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Chapter 13 Bankruptcy Archives

Chapter 13 bankruptcy and other filings up in May 2017

Deciding to file for bankruptcy is a decision made by some Florida residents and others throughout the nation to get a fresh start. There are two main options for consumers seeking relief: Chapter 7 or Chapter 13. While Chapter 7 bankruptcy filings primarily deal with the discharge of certain debts, Chapter 13 bankruptcy is focused on debt consolidation and repayment plans. According to recent reports, total filings for the country have increased since last month as well as the previous year.

Millions lost in phony Florida debt consolidation companies

Many consumers in Florida have experienced financial difficulties in the past few years since the economic downturn. Certain residents considered debt consolidation loans as a means to improve their financial position and repair their credit. Unfortunately, three men from South Florida created even more problems for the people that were already in financial trouble through fake debt relief companies.

Chapter 7 or Chapter 13 bankruptcy -- which debts will remain?

Florida consumers who are facing overwhelming debt may be researching potential remedies for their dilemmas. When considering bankruptcy, one of the common questions relates to which debts cannot be discharged. Although there are specific requirements to determine whether a person qualifies for Chapter 7 or Chapter 13 bankruptcy, the way debts are treated differ considerably between the two options.

Chapter 13 bankruptcy one option for debtors

Bankruptcy laws in some form or fashion have been in place in the United States for over 200 years. Our Constitution even addresses the subject of bankruptcy, and Congress has passed the Bankruptcy Code. Florida and every other state has at least one judicial district established for bankruptcy. While the law details six basic types of bankruptcy, two types are more common for individuals in the midst of financial difficulties. These are Chapter 7 bankruptcy and Chapter 13 bankruptcy.

Qualifying for a hardship discharge in a Chapter 13 bankruptcy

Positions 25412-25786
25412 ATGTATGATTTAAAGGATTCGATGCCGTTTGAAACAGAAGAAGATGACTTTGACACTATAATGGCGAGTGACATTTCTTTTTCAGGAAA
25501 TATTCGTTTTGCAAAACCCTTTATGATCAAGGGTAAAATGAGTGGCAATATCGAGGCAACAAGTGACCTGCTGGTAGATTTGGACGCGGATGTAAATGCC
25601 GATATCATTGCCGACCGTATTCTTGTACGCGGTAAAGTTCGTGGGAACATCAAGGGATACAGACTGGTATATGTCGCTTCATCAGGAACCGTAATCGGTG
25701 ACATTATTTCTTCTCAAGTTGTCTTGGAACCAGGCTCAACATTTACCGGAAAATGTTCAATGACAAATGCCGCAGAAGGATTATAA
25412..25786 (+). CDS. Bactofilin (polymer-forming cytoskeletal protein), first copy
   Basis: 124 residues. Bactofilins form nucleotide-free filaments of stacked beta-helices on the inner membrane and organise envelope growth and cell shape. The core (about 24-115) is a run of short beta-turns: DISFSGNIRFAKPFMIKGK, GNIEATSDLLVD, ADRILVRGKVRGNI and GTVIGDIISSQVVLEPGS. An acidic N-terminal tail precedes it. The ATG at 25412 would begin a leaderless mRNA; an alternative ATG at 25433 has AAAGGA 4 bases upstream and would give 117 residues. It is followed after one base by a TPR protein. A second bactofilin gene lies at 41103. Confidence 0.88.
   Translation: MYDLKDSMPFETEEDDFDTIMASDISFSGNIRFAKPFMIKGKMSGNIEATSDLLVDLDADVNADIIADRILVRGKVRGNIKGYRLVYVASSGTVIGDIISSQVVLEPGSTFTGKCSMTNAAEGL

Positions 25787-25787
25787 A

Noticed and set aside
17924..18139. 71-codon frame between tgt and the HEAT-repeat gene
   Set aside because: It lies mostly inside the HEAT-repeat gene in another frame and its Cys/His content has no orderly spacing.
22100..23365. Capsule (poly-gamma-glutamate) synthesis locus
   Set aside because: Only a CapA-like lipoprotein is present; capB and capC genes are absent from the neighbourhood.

Sometimes Florida residents experience catastrophic events that prevent them from being able to meet their financial obligations. That is usually when they file for either Chapter 7 or Chapter 13 bankruptcy. However, what happens if a tragedy strikes while an individual is already in a debt repayment plan?

Chapter 13 bankruptcy might give you the chance to keep your home

Getting behind on bills can cause emotional and financial distress for any Florida resident. The situation can be made worse if your lender is threatening to take your home from you through a foreclosure action. If you qualify, Chapter 13 bankruptcy could help you keep your home.

Is a mortgage possible during or after a Chapter 13 bankruptcy?

Many Florida residents believe that their chances of getting a mortgage are close to zero when their financial situations require them to seek protection from a bankruptcy court. Fortunately, bankruptcy does not have the same stigma that it did in decades past. It might give them hope to know that it is possible to obtain a mortgage during or after a Chapter 13 bankruptcy, depending on the circumstances.

Avoid repossession and get current in a Chapter 13 bankruptcy

The media and debt relief advertisements make getting out of debt sound simple -- stop spending, work longer hours and sell stuff you do not need in order to pay down debt. Like numerous other Florida residents who are in financial distress, you might be at the point where this type of advice is too little too late. You might now be at the point where you are facing repossession of your car or another secured asset because you are behind on the payments. Filing for Chapter 13 bankruptcy could help stop repossession efforts and give you the time to get current on your payments.

Court rules that debt repayment plan can strip junior lien

When many Florida residents divorce, they have both senior and junior liens on the marital home for which both parties are legally responsible. If one ex-spouse files for Chapter 13 bankruptcy, he or she might wish to strip the junior lien as part of a debt repayment plan -- essentially treating it as an unsecured debt that will be given the same priority as any other unsecured debt. A bankruptcy court on the East Coast recently determined that making this proposal is allowed even when the other ex-spouse, who is not part of the bankruptcy, is still liable for the debt.

Should you file for Chapter 13 bankruptcy instead of Chapter 7?

The simple answer to that question is that it depends on your circumstances. The primary reason that many Florida residents file for Chapter 13 bankruptcy (reorganization) over a Chapter 7 (liquidation) is that they want to retain as much of their property as possible that would not necessarily be considered exempt under a Chapter 7. It also might be possible to discharge debts that would not otherwise be eligible under the other chapter.

Paul Urich
Orlando Office

Law Office of Paul L. Urich, P.A.
1510 East Colonial Drive
Suite 204
Orlando, FL 32803
Phone: 407-896-3077
Fax: 407-896-3041

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